My three-week vacation was nearly over when it began to nag at me. The vacation had been great: a three-mile run along California’s Highway 395 in a thunderstorm, with my wife who laughed and photographed me from the car; the man in the campground who gave us twenty already cleaned trout; the discovery of a secret hot spring at the edge of a lake; the lava flows in Bend, Oregon; the camping trip with dear friends when we sang “Praise to the Lord the Almighty”; our laughter, love, and well-spread table.

Yessir, at the end of the week I’d be bringing home to southern California a veritable smorgasbord of great experiences, warm memories, and super stories (several of which were of sermon illustration caliber). But was I spiritually ready to resume my ministry? More than that, was I ready to get on a plane, return to Catalina Island, and spend a week speaking and living the Gospel among ninety high school kids at synod camp? The answer to both questions—no, not even close to ready.

Then on impulse I decided to follow through with an idea I had toyed with since reading Mark 1:35. Jesus prepared for ministry with a forty-day “solo” in the wilderness. Maybe a less ambitious trip would help prepare me, I thought. I pulled out a topographical map of the Cascade range and picked a tiny lake several hours in from the trailhead. I packed my backpack, and included a lantern and a Bible. I was on my way.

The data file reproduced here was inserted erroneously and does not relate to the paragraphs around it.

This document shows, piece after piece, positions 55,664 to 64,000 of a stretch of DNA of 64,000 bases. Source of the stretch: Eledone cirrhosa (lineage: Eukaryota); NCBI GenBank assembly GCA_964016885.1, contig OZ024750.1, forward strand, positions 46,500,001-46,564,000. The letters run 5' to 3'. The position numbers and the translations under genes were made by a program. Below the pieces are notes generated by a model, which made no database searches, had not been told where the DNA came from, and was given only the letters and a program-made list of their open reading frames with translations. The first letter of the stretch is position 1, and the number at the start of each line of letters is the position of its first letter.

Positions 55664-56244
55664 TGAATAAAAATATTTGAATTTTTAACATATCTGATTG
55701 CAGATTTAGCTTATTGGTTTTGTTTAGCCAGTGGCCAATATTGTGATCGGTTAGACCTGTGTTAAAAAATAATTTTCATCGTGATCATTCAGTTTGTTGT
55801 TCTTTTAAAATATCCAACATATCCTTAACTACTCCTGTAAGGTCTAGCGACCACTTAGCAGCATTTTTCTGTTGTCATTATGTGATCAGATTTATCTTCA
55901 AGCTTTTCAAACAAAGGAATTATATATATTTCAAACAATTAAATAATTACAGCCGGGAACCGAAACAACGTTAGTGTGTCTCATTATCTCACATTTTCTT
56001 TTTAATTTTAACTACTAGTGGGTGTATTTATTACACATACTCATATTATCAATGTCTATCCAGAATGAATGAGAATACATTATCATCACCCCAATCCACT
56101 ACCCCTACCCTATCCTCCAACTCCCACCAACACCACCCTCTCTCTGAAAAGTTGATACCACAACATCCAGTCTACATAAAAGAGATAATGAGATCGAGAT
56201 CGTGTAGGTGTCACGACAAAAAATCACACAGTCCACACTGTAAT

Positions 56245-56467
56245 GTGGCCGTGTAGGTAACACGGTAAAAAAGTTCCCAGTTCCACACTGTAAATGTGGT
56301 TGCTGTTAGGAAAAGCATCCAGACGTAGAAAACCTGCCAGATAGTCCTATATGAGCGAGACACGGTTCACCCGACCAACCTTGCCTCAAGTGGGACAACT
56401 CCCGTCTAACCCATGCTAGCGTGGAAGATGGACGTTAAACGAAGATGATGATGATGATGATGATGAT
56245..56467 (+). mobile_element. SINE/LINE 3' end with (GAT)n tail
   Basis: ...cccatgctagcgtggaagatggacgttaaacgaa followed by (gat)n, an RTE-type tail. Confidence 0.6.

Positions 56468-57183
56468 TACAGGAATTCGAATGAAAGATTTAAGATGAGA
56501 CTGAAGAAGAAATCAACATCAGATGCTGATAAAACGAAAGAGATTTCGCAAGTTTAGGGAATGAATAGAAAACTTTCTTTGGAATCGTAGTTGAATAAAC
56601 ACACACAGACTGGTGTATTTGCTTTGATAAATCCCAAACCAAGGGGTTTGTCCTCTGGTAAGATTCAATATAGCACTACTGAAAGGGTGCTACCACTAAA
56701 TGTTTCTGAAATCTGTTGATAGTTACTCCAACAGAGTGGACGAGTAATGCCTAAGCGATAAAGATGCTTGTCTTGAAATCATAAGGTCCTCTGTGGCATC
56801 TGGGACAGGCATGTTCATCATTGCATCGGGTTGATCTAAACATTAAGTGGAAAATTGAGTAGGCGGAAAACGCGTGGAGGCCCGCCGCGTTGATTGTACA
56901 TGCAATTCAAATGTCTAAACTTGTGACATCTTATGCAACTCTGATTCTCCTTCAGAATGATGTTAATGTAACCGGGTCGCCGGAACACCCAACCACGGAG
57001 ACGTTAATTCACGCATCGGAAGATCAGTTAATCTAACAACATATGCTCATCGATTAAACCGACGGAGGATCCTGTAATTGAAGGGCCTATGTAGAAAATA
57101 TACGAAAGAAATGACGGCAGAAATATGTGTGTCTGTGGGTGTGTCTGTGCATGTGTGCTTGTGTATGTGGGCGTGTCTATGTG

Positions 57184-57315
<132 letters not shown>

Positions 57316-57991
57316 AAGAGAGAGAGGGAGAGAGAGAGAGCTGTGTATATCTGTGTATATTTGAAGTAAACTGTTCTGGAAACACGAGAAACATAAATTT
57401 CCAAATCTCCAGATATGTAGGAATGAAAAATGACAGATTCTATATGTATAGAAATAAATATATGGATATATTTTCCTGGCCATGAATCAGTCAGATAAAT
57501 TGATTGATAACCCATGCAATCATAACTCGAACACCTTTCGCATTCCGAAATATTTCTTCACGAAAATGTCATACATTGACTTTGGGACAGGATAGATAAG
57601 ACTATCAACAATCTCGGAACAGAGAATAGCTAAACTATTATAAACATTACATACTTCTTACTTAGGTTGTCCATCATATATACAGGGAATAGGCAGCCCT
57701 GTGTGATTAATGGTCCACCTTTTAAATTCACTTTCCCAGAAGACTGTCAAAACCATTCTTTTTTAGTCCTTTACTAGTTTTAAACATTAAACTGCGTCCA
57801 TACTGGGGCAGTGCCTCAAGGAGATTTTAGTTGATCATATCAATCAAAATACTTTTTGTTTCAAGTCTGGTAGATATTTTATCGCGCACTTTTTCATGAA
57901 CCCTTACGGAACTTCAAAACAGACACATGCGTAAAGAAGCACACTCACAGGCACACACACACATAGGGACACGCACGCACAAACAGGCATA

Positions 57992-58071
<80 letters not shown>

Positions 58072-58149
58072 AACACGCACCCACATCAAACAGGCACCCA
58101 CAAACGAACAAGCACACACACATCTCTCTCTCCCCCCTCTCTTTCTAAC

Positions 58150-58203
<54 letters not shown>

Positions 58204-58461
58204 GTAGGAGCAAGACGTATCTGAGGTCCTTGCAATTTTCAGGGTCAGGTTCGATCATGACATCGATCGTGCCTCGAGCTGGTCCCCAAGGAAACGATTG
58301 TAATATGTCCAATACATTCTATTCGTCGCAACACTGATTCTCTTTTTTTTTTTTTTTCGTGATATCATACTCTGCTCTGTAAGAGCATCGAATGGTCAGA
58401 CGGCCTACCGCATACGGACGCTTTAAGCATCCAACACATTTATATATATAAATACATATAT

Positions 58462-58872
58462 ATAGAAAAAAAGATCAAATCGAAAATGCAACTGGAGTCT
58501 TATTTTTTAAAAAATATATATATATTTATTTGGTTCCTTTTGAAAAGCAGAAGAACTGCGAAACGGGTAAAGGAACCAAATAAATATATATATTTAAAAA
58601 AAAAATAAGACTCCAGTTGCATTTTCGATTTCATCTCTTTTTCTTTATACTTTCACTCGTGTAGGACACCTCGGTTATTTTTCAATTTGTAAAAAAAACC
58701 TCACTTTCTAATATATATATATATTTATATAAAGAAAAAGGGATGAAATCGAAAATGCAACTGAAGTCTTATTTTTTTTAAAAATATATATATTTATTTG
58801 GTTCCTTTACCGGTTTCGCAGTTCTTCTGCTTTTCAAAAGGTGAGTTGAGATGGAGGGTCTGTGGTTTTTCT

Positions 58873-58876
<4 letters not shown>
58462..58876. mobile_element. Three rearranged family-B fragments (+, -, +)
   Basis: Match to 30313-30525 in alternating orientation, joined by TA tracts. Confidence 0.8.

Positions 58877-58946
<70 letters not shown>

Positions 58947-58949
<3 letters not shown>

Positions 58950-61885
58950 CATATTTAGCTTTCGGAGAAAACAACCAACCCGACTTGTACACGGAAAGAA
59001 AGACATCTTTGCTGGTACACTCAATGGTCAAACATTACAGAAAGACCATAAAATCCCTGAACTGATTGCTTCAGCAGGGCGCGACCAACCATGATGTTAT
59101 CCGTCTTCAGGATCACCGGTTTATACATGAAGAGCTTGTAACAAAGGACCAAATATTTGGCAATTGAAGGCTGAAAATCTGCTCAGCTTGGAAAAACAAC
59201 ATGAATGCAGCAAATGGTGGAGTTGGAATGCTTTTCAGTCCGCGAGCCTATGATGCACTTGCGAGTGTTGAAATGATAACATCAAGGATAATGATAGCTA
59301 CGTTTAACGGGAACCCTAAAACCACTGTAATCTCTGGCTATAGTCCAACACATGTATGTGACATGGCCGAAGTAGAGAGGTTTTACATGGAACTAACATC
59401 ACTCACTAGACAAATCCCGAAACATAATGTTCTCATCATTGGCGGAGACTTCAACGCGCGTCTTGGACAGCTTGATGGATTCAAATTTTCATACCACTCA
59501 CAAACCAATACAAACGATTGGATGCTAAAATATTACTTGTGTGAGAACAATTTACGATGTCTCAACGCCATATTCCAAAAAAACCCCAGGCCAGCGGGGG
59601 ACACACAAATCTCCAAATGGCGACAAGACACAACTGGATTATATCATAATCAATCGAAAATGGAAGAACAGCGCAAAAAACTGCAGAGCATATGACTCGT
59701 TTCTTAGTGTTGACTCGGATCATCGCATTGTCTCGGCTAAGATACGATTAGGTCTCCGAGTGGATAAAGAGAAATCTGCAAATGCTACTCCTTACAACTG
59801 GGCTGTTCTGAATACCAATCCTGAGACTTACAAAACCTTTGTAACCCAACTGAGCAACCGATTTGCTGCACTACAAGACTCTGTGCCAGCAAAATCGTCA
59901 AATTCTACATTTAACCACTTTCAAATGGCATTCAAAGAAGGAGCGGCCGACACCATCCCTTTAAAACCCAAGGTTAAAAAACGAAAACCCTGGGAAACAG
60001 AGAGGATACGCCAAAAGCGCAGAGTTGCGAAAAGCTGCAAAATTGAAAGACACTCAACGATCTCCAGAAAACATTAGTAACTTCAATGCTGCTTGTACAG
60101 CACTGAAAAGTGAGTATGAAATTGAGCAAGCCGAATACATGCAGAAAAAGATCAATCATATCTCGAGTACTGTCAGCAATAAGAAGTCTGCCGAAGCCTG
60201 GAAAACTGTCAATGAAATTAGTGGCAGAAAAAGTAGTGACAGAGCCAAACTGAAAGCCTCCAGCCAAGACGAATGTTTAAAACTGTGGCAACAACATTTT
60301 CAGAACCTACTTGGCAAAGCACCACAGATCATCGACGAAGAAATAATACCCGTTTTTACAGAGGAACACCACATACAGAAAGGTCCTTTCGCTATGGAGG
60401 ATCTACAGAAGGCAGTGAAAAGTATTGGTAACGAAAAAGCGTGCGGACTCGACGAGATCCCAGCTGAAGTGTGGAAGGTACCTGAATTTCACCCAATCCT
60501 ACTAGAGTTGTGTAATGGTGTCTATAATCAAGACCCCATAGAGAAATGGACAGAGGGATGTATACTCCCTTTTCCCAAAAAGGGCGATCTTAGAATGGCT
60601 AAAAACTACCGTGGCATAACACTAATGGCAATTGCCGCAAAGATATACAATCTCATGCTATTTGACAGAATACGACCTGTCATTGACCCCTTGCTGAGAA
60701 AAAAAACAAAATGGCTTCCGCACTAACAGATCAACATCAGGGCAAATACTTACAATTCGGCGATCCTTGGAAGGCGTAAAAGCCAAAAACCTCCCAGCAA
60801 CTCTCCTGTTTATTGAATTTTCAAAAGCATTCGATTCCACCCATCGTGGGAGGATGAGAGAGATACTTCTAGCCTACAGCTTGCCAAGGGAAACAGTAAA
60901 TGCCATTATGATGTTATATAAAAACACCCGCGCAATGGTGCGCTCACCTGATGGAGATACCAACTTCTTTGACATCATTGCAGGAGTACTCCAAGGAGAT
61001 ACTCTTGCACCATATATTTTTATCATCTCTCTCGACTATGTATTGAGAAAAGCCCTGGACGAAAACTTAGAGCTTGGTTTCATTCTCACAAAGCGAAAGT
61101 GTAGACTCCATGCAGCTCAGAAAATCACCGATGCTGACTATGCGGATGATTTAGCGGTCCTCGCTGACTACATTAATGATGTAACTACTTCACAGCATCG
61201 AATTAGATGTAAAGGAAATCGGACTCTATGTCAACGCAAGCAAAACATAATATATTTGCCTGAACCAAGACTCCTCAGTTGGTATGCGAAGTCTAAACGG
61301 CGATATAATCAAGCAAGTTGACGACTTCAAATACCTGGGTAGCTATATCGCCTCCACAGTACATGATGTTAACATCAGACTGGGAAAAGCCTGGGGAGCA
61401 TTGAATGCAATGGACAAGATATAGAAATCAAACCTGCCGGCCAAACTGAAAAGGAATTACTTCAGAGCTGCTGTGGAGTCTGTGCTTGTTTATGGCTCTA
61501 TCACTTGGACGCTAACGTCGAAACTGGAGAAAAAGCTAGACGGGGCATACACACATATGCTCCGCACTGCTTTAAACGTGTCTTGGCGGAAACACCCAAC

I had no one to complain to about the steep treacherous trail leading to Melakwa Lake, so I prayed all the way up over several hours. During that time I was both inside and outside of myself. One minute I would ask for God’s help and the next I’d praise him for the fresh blackberries along the trail and the waterfall and the clean air. ...

Subscriber access only You have reached the end of this Article Preview

To continue reading, subscribe now. Subscribers have full digital access.

Have something to add about this? See something we missed? Share your feedback here.

Our digital archives are a work in progress. Let us know if corrections need to be made.